Methotrexate as a Corticosteroid-Sparing Agent in Complicated Neurocysticercosis

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A subset of patients with neurocysticercosis developed chronic or recurrent perilesional inflammation and required long-term and high-dose corticosteroid therapy. Such therapy frequently results in severe adverse effects. The purpose of this study was to determine whether methotrexate can be used as an effective corticosteroid-sparing or replacement agent in patients with complicated neurocysticercosis.


This study was a nonblinded, prospective, observational trial. Patients with neurocysticercosis who required prednisone (15 mg/day) or its equivalent for ≥2 months, were likely to require long-term corticosteroid therapy by nature of their disease, developed serious complications due to corticosteroid use, or presented with a long-term history of corticosteroid use and had continued evidence of ongoing inflammation were eligible for methotrexate treatment.


Four patients are described in this study: 2 with subarachnoid neurocysticercosis, 1 with severe intraventricular and parenchymal disease, and 1 with recurrent perilesional edema around calcified lesions. Chronic inflammation due to neurocysticercosis resulted in lacunar infarcts, visual impairment, hydrocephalus, and seizures in these patients and necessitated long-term treatment with corticosteroids, which resulted in multiple adverse effects. The addition of methotrexate, prescribed at ≤20 mg/week, allowed for the successful reduction of corticosteroid use in all 4 patients and resulted in the improvement of many corticosteroid-associated adverse effects.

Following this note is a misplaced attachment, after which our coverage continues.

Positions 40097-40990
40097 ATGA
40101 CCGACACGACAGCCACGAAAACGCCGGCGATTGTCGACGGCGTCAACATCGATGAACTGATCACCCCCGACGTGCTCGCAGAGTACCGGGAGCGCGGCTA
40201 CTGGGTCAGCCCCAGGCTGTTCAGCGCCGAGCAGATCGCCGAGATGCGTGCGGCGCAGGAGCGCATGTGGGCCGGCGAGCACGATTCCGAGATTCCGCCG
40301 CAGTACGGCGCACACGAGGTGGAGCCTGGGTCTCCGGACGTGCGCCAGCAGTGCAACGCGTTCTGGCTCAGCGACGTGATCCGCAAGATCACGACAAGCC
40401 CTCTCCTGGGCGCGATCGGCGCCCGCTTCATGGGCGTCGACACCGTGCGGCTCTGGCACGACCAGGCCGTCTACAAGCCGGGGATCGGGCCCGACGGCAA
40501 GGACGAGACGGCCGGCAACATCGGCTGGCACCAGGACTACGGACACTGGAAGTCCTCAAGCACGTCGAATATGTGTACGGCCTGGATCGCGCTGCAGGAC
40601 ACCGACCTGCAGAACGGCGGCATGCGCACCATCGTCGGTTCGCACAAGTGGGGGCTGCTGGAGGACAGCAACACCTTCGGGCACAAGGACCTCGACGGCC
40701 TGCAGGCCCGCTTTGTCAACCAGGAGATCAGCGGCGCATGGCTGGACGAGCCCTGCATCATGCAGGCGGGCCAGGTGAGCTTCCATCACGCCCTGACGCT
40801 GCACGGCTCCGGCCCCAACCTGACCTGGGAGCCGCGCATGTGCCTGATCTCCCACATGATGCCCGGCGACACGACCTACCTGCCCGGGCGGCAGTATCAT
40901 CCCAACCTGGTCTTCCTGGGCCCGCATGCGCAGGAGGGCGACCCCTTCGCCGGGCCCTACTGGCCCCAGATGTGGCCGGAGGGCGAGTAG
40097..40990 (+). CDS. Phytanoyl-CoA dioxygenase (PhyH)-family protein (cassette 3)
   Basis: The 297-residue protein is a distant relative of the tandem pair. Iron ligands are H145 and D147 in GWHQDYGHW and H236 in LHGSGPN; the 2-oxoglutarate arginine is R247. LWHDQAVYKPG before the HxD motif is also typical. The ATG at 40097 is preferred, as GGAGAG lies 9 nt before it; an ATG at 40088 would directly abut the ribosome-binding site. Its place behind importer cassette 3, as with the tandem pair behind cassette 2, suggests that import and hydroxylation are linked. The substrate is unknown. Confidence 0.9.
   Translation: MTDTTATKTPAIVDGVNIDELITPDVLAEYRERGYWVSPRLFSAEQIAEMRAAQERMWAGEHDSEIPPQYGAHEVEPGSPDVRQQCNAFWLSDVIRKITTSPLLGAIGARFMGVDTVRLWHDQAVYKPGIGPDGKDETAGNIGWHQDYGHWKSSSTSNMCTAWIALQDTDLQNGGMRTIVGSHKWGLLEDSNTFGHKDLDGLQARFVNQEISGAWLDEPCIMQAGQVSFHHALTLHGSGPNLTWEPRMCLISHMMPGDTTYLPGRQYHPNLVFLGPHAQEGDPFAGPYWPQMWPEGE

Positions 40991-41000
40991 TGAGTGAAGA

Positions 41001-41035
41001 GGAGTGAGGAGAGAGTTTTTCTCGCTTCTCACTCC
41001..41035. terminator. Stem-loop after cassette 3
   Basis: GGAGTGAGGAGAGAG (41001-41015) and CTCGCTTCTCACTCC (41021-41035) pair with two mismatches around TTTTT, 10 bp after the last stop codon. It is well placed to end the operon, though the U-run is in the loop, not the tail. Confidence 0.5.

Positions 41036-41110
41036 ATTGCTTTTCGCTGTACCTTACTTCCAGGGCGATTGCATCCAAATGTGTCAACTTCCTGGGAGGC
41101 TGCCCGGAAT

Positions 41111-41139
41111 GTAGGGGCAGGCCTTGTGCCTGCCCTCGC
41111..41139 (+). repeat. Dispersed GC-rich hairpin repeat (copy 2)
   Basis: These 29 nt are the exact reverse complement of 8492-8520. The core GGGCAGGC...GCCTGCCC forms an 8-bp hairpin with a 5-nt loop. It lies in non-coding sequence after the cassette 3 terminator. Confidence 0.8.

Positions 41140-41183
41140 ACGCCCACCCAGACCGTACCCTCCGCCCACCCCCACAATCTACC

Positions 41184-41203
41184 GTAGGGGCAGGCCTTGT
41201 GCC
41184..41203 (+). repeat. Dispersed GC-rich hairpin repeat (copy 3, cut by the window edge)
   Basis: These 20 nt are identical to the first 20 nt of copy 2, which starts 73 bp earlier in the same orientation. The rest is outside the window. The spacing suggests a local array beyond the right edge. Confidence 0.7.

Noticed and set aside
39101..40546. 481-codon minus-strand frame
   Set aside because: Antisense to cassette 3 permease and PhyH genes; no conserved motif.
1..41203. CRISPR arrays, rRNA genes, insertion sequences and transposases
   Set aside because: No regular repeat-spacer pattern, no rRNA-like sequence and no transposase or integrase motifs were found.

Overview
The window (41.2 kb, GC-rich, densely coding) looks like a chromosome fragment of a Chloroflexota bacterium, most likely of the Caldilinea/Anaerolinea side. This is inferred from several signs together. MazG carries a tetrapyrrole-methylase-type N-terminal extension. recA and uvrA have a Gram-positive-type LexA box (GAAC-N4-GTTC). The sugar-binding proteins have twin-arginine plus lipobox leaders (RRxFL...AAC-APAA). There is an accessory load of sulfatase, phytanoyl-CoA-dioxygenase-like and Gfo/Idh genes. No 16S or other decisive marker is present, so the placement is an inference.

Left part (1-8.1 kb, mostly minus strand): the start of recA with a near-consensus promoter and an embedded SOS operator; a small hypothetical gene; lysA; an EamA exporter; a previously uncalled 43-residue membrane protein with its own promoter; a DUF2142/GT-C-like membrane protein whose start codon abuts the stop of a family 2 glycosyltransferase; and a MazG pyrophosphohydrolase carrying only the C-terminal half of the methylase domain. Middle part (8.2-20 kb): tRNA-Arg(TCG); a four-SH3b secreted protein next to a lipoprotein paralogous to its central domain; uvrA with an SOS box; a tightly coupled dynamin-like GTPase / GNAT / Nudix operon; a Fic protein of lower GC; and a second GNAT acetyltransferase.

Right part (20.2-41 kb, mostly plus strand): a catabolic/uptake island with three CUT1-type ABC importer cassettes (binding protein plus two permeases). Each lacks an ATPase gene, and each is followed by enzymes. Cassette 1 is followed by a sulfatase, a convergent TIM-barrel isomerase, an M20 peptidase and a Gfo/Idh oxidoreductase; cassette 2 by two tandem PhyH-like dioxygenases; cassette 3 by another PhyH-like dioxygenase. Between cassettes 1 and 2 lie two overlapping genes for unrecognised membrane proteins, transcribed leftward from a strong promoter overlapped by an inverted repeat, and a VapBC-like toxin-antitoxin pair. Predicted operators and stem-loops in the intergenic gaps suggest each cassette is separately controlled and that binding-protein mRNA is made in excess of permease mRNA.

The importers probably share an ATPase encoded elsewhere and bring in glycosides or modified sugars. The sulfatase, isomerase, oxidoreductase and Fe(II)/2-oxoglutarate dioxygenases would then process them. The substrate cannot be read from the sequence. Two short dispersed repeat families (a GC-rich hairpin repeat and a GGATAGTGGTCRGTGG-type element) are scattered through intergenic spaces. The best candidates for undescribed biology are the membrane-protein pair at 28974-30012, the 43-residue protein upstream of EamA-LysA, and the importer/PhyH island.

Methotrexate is a beneficial corticosteroid-sparing or replacement agent for patients with neurocysticercosis who develop chronic or recurrent perilesional inflammation

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